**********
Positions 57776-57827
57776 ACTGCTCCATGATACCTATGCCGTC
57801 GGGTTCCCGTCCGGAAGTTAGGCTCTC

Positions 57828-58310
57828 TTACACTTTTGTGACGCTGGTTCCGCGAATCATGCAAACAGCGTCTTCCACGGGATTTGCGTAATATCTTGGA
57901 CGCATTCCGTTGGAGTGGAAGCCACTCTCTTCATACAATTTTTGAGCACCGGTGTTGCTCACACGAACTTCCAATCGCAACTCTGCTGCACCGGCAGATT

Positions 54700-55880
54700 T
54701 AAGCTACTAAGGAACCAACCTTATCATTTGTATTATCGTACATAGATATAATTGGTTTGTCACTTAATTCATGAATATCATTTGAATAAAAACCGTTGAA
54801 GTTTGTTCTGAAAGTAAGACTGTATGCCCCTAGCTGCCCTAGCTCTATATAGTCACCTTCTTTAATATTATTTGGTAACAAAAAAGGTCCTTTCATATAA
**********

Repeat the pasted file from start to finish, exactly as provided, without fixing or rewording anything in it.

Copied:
Positions 57776-57827
57776 ACTGCTCCATGATACCTATGCCGTC
57801 GGGTTCCCGTCCGGAAGTTAGGCTCTC

Positions 57828-58310
57828 TTACACTTTTGTGACGCTGGTTCCGCGAATCATGCAAACAGCGTCTTCCACGGGATTTGCGTAATATCTTGGA
57901 CGCATTCCGTTGGAGTGGAAGCCACTCTCTTCATACAATTTTTGAGCACCGGTGTTGCTCACACGAACTTCCAATCGCAACTCTGCTGCACCGGCAGATT

Positions 54700-55880
54700 T
54701 AAGCTACTAAGGAACCAACCTTATCATTTGTATTATCGTACATAGATATAATTGGTTTGTCACTTAATTCATGAATATCATTTGAATAAAAACCGTTGAA
54801 GTTTGTTCTGAAAGTAAGACTGTATGCCCCTAGCTGCCCTAGCTCTATATAGTCACCTTCTTTAATATTATTTGGTAACAAAAAAGGTCCTTTCATATAA